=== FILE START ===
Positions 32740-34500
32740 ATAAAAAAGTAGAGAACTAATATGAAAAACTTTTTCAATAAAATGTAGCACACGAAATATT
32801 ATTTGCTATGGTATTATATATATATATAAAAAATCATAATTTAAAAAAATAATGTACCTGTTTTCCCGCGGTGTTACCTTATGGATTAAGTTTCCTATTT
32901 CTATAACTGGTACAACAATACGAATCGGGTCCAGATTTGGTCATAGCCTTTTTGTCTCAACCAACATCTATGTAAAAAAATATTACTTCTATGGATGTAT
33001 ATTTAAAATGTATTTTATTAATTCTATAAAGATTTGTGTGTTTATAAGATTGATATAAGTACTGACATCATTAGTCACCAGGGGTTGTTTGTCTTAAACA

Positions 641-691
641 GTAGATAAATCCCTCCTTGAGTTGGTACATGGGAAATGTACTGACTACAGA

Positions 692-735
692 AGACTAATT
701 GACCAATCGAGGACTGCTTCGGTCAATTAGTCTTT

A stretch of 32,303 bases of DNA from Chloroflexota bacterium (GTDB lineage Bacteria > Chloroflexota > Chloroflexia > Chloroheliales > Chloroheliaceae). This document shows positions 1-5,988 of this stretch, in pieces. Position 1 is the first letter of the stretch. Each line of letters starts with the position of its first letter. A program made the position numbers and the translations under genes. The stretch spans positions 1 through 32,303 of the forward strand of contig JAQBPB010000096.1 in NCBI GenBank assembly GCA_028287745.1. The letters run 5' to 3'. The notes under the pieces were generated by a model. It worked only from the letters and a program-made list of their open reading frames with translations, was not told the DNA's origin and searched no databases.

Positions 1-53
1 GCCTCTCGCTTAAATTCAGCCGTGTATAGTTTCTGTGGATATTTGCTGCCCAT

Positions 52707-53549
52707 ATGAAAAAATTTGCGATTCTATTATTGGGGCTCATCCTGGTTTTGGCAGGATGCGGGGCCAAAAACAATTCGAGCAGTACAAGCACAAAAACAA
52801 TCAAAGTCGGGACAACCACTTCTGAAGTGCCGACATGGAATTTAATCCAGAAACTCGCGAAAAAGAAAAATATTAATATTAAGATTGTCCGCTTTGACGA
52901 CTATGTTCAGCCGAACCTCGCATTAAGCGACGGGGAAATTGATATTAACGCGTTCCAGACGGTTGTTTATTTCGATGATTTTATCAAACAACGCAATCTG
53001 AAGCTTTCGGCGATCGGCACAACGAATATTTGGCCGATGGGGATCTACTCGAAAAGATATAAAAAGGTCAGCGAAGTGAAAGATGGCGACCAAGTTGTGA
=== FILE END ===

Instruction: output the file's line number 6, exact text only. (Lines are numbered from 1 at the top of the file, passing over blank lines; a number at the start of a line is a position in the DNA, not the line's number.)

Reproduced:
Positions 641-691